CYP1A2 is an inducible phase I metabolizing enzyme which plays a key role in the metabolism of HCAs . The CYP1A2*F (164A→C) polymorphism is common among Caucasians  and it may explain the reported variation in CYP1A2 inducibility . The A allele is associated with higher enzymatic activity compared with the protein coded by the C allele . Therefore, an effect modification of this SNP on the effect of HCAs on CRC risk is plausible. However, in which way the C allele affects inducibility and enzyme activity is not clear. Studies of the CYP1A2*F polymorphism and protein activity in humans have reported conflicting evidence. Both the A/A and any C allele had either no effect –, or increased, or decreased activity , , , . Various markers have been used to assess protein activity (urinary caffeine metabolites, plasma metabolic ratio, urinary PhIP metabolites, clozapine serum concentrations) which makes it difficult to compare results from different studies. A Korean study used the urinary caffeine challenge test to analyze the genotype phenotype association and found that the CYP1A2 activity in healthy smokers with the C allele was significantly higher than that in individuals with the A/A genotype . The genotype frequencies of the CYP1A2*F polymorphism in the Korean study  were comparable to the result in this study and other Caucasian studies , . To clarify the effect of CYP1A2*F polymorphism on activity, identical methods for measuring activity should be used in additional studies to enhance our understanding of the genotype–phenotype associations. The CYP1A2*F polymorphism is located in intron 1 and variation in activity may be due to both environmental exposures and gene–gene interactions . Unfortunately, very few of included studies explore the interaction between CYP1A2 genotype and environmental risk factor exposure such as smoking habits. This was probably due to the low statistical power of the individual studies to detect interactions. For, CYP1A2*C the functional significance of the CYP1A2*C allele remains unclear. Some studies found decreased enzyme activity or inducibility associated with the A allele , . Other studies found no difference in the enzyme activities or inducibility between the G and A alleles , . One study reported the A allele was related to increased CYP1A2 activity . Recently, Wang et al.  reported a meta-analysis and found no association between CYP1A2*F and genetic susceptibility to cancer among Asians. However, the Asian population reports in the study include a mixture of various types of cancer. As cancer is a complex and heterogeneous disease, different types of cancer may have different biologic mechanisms that underpin tumor heterogeneity. Thus, the effect of single genetic factor on the risk of cancer may be more pronounced in the presence of other common genetic or environmental risk factors such as smoking, hepatitis virus infection. In addition, such result could be due to limited number of included studies that had insufficient statistical power to detect a slight effect. In the present study, we focused on CYP1A2 and genetic susceptibility to CRC which significantly decreased tumor heterogeneity. Furthermore, we explored potential sources of heterogeneity across studies. Besides, our results suggest an overestimation of the true genetic association by small studies, consistent with the phenomenon known as ‘winner’s curse’ , .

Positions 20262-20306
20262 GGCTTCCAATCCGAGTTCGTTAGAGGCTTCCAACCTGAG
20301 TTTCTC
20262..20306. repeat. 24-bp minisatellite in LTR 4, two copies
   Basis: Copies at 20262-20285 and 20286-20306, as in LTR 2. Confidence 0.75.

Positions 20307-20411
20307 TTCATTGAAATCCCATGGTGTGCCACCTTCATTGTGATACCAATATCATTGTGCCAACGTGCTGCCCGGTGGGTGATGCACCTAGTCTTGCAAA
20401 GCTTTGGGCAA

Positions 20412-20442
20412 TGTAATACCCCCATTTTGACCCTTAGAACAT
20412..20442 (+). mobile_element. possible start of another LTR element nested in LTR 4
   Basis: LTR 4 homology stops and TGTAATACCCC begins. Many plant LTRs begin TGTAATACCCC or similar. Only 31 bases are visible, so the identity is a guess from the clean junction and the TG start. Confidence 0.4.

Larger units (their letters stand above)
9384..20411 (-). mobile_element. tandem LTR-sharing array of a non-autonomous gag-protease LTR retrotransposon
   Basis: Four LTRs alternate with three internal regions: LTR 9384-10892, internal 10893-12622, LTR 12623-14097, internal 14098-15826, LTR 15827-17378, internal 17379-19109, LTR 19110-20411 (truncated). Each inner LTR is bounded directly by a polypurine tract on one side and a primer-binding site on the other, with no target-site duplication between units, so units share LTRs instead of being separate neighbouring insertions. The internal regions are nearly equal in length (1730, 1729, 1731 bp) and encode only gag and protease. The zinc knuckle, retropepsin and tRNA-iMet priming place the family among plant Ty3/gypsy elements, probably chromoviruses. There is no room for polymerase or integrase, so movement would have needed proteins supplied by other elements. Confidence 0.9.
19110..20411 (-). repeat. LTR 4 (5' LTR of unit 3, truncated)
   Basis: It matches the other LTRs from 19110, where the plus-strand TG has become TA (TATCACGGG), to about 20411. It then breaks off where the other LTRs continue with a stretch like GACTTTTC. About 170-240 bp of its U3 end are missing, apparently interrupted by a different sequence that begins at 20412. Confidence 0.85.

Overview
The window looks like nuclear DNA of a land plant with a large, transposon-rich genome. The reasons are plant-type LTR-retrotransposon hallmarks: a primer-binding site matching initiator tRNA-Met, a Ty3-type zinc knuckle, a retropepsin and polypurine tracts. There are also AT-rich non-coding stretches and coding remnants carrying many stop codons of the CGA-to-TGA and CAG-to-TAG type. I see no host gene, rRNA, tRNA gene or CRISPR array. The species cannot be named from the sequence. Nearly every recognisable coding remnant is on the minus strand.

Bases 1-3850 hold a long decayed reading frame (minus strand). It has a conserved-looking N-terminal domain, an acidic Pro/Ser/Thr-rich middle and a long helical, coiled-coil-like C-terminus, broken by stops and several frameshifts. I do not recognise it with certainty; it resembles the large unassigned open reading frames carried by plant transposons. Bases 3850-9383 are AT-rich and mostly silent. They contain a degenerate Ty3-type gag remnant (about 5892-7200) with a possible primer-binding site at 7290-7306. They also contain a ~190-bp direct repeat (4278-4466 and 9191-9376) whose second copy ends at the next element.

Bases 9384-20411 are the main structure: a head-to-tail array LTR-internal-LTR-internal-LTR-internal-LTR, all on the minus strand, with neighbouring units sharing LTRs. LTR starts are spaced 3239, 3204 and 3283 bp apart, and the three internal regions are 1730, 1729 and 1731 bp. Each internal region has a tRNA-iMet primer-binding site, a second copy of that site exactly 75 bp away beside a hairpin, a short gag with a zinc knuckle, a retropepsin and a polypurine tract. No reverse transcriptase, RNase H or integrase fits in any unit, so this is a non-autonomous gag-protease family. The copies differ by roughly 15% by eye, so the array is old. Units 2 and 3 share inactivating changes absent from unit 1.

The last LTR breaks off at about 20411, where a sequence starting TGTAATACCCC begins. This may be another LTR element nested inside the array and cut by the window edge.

Several limitations of this meta-analysis should be addressed. Firstly, our results were based on unadjusted estimates, while a more precise analysis should be conducted if all individual raw data were available, which would allow for the adjustment by other co-variants including age, drinking status, cigarette consumption and other lifestyle. Secondly, the sample size was still relatively small for the stratified analysis. Thirdly, most of the included studies have conducted on Caucasians and a few on Asians, so that the results must be interpreted with caution. Further studies concerning populations in other areas are required to diminish the ethnic variation produced biases.